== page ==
Writing in the Wall Street Journal, Asra Q. Nomani, author of Standing Alone: An American Woman's Struggle for the Soul of Islam, relates the story of novelist Sherry Jones, who "toiled weekends on a racy historical novel about Aisha, the young wife of the prophet Muhammad," a tale of "lust, love and intrigue in the prophet's harem." Last year Random House purchased the book, The Jewel of Medina, and slated it for release on August 12. That is until an associate professor of Islamic studies at the University of Texas, Austin, Denise Spellberg, was asked to review the manuscript and objected. She was, a friend said, "very upset," claiming that the book "made fun of Muslims and their history." She told the Journal that "You can't play with a sacred history and turn it into soft core pornography," citing a passage which describes Aisha's consummation of her love for Muhammad.
On April 30, Shahed Amanullah, a guest lecturer in Ms. Spellberg's classes and the editor of a popular Muslim Web site, got a frantic call from her. "She was upset," Mr. Amanullah recalls. He says Ms. Spellberg told him the novel "made fun of Muslims and their history," and asked him to warn Muslims.
In an interview, Ms. Spellberg told me the novel is a "very ugly, stupid piece of work." The novel, for example, includes a scene on the night when Muhammad consummated his marriage with Aisha: "the pain of consummation soon melted away. Muhammad was so gentle. I hardly felt the scorpion's sting. To be in his arms, skin to skin, was the bliss I had longed for all my life." Says Ms. Spellberg: "I walked through a metal detector to see 'Last Temptation of Christ,'" the controversial 1980s film adaptation of a novel that depicted a relationship between Jesus and Mary Magdalene. "I don't have a problem with historical fiction. I do have a problem with the deliberate misinterpretation of history. You can't play with a sacred history and turn it into soft core pornography."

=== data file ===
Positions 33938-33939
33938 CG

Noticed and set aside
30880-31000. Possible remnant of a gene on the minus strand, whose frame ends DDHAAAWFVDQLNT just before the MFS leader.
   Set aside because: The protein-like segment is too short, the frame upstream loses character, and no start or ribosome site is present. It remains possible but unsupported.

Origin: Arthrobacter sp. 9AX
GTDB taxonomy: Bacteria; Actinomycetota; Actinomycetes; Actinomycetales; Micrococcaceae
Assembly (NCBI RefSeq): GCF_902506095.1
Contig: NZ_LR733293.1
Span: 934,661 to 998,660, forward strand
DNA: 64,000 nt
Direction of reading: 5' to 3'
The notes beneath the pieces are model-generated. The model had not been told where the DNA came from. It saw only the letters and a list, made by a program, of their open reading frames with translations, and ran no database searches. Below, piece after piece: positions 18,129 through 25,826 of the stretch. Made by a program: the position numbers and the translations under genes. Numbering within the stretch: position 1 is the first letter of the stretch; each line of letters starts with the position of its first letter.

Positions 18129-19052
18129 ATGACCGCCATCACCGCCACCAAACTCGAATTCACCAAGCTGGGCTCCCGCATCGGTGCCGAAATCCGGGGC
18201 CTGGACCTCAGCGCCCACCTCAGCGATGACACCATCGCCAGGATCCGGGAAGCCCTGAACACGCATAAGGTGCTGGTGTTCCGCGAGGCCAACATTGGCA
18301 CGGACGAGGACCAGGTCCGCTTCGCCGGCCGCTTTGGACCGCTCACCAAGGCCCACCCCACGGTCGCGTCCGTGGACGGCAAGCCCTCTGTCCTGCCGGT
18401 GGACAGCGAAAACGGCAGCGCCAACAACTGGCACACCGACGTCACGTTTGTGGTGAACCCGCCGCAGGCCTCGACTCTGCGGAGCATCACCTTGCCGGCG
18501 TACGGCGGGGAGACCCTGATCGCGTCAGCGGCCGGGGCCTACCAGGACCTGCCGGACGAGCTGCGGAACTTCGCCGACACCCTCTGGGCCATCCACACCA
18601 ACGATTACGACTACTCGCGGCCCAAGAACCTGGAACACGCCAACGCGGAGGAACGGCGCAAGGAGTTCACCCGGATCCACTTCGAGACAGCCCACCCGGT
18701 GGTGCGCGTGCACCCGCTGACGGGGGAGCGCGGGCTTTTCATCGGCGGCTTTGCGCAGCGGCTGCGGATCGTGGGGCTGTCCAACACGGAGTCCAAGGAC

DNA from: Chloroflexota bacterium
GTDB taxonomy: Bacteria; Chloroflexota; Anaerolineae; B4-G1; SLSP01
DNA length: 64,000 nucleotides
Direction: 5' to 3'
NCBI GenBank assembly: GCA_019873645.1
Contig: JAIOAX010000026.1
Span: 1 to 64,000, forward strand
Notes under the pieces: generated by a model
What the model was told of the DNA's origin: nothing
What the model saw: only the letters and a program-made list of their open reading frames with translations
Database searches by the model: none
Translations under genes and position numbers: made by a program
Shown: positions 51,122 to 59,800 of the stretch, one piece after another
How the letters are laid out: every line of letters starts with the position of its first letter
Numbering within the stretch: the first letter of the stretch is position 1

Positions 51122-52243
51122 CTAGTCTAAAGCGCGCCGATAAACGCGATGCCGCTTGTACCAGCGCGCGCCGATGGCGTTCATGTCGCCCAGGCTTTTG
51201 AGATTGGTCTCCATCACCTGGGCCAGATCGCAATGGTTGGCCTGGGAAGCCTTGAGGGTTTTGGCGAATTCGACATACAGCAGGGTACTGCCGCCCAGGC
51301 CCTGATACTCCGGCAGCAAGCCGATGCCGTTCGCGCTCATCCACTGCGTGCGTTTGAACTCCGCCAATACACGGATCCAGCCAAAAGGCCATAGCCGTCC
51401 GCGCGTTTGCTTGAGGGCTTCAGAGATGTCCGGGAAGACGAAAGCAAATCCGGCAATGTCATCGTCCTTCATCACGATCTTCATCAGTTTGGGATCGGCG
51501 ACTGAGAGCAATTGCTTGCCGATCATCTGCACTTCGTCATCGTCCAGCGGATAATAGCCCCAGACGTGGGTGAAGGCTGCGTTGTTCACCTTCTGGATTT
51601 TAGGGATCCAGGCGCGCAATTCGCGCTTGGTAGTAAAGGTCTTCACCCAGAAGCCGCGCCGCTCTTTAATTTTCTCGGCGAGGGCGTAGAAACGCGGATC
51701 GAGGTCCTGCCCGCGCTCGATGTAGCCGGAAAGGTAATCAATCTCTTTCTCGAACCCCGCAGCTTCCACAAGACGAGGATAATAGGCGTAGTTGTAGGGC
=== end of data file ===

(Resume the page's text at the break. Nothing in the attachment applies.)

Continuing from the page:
Random House followed Spellberg's advice and cancelled the book, acknowledging that they suspended production because not only could The Jewel of Medina prove "offensive to some in the Muslim community, but also that it could incite acts of violence by a small, radical segment." It is a massive victory for people like Ali Hemani, a blogger quoted in the Journal story who "proposed a seven-point strategy to ensure 'the writer withdraws this book from the stores and apologise all the muslims (sic) across the world.'" Well Ali, I assure you that Random House deeply regrets any anguish it caused by almost publishing a novel you have never read…
It is touching that Spellberg has appointed herself arbiter of what offends American Muslims, and it's rather amusing to see the author of the essay "Writing the Unwritten Life of the Islamic Eve: Menstruation and the Demonization of Motherhood" so desperate to protect the delicate sensibilities of religious fundamentalists. Thanks to Spellberg, the world is just a little bit safer and we shall all get on just fine with the extremist nutters. No harm, no foul.
Let us hope that The Jewel of Medina gets picked up by another publisher—one that takes seriously the threat to free speech people like Hemani and Spellberg represent.